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Malawian Farmers Reap More from Sunflower, Chillies

​A factory worker pressing sunflower oil. Credit: ​Esmie Komwa Eneya/IPS​

​A factory worker pressing sunflower oil. Credit: ​Esmie Komwa Eneya/IPS​

Blantyre, Sep 5 2022 (IPS) - Having harvested and graded their sunflower crop instead of taking it to market, every member of Zikometso Productive and Innovation Centre (IPC) brings their produce to the factory for cooking oil production. The IPC falls under the National Smallholder Farmers Association of Malawi (Nasfarm).

The rising cost of cooking oil in the country and the world, mainly due to the Russia and Ukraine war, means they are fetching more than twice what they could get by selling it to vendors.

According to the factory’s production manager Regina Nothale, three kilograms of sunflower produces one litter of cooking oil.

Currently, one litre of cooking oil in Malawi is sold at an average of K3 000, equivalent to three US dollars.

“The price of sunflower seed on the market per kilogram is at K300 (0.3dollars) hence more money after processing it into cooking oil and more money to the farmers as well,” she said.

Apart from sunflowers, these farmers also grow chillies and take these to the chilli sauce factory in Mulanje district, under the same Zikometso IPC.

The two enterprises benefit 3,726 farmer members from Phalombe, Mulanje and Thyolo districts situated in the southern region of Malawi.

Before she became a member, Annie Muchawa of the Phalombe association said she faced challenges with her chilli and sunflower production.

The challenges included a lack of access to good seeds making her production low and the quality poor.

And if this is not enough, she sold her products at a low price.

“Now we have access to quality seed, and each and every year, we are assured of good prices, and we are no longer the same.

“I am able to pay school fees for my two children, I have managed to construct a modern electrified house, and I have bought livestock for agriculture diversification and nutrition security,” she explained.

At the association, the farmers are trained with better husbandry practices to harvest better yields of high-quality fit for cooking oil and chilli sauce production.

Instead of getting less than 1 US dollar per kilogram after selling her chilli to vendors, the same weight fetches Rose Ndalama of the Mulanje association 2.5 US dollars at the factory.

“At the association, we also have adult literacy education; we learn about conservation agriculture, composite manure making and gender issues. We are benefiting a lot,” she said.

Nasfam’s chief executive officer Betty Chinyamunyamu said chilli sauce is the “most trending” product because all big chain stores stock it year-round.

Chinyamunyamu highlighted that the cooking oil factory has not yet been certified by the Malawi Bureau of Standards (MBS); therefore, the product is only available locally despite its quality.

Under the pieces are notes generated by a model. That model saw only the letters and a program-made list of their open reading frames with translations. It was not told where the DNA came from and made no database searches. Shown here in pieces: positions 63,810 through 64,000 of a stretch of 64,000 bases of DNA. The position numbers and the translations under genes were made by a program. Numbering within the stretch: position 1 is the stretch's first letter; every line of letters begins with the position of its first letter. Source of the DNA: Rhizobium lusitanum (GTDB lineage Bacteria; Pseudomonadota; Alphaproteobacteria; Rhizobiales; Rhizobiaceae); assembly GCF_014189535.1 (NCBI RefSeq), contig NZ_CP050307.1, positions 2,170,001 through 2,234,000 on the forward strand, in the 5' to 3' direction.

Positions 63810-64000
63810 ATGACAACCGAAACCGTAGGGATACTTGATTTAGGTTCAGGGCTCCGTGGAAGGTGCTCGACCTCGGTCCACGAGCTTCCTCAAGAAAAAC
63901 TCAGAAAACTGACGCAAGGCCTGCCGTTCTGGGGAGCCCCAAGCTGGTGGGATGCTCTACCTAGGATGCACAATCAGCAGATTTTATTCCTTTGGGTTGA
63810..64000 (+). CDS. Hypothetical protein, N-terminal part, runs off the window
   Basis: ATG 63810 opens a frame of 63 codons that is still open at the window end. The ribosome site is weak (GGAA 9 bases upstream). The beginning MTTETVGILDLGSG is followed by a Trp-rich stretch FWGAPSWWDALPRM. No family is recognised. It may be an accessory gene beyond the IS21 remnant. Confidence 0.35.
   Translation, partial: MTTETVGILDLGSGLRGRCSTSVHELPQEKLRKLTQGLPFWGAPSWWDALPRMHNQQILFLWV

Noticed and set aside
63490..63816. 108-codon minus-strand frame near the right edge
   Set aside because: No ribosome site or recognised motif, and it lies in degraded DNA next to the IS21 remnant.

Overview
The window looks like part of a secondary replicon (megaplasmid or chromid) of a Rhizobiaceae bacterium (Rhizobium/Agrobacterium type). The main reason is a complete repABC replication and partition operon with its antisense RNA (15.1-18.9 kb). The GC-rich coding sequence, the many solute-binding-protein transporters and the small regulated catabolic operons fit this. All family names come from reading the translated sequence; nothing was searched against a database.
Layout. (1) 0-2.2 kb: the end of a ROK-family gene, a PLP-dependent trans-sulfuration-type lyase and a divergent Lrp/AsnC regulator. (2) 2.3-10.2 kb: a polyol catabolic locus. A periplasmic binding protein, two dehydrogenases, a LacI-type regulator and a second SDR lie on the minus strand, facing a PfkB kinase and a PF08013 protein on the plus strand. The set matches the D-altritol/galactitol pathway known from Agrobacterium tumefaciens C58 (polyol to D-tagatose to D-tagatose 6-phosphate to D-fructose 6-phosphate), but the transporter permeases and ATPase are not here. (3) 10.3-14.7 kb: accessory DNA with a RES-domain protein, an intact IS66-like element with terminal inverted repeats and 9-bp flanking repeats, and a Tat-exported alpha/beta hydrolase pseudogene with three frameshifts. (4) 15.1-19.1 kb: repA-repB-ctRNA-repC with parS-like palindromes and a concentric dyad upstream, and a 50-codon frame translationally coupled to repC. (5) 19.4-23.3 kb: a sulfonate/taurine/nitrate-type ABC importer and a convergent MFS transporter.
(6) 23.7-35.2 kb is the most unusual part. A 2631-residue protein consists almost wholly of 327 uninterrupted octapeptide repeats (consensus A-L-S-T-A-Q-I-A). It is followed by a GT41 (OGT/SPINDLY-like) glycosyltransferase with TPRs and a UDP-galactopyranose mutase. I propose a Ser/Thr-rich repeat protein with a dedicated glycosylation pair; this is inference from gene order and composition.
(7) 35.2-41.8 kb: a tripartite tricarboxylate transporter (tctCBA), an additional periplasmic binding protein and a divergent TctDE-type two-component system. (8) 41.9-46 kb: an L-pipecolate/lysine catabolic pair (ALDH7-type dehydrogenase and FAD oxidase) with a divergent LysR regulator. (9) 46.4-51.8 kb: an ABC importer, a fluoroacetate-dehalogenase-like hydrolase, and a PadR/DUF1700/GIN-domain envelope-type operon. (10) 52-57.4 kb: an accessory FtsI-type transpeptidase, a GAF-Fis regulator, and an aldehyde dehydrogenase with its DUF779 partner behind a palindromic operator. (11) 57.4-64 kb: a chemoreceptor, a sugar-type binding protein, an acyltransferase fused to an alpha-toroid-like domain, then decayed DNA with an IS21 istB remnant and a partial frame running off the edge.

She said the organisation was working hard to ensure the factory gets certified by the end of the year and increase its capacity to over 40 000 litres per year.

“We started piloting value addition at farmers level hence the establishment of two factories, one in Phalombe district for cooking oil production and another in Mulanje district for chilli sauce production. This was done with aid from the government of Norway because we saw that if the processing takes place within the vicinity of the farmers, they will benefit a lot.

“We are happy to see that both factories have grown significantly, and by next year, the production will increase as well,” she said

Struggling to get certified is one of the challenges that cooperatives and associations meet in the country.

Peter Ngoma, President of the Oil Seed and Processors Association, said many cooperatives and associations face low production levels due to limited access to productivity-enhancing technologies such as certified seeds, equipment and materials.

“Zikometso is lucky to have the funders. The body does the production process and guides and provides quality seed for farmers. Their part is to produce the crop and deliver it to the factory. Other groups do not even have access to affordable credit facilities to invest in the business.”

“This, in the end, leads to poor compliance to quality standards and consistent qualities required by the buyers,” he said

However, Ngoma said while the association offers off-take agreements, which include providing inputs to farmers, this was negatively affected by the lack of contract enforcement laws. As a result, there is a lot of side selling, farmers not supplying agreed quantities, and poor-quality commodities.

The president added that the Oil Seed and Processors Association supported farmers with extension services which assist with good agricultural practices.

During his tour to review the progress of reforms two months ago, Malawi’s Vice President Saulos Chilima visited the Kasenge cooperative of Chitipa district in the northern region of Malawi, which produces cooking oil from sunflower.

He noted that the time had come to invest in local industry because the country has been wasting foreign exchange on the importation of cooking oil instead of empowering local production.

“Local cooking oil production is a good story, and we need to boost their capacity.

“Personally, I will engage other potential investors to look at this,” he promised.
IPS UN Bureau Report


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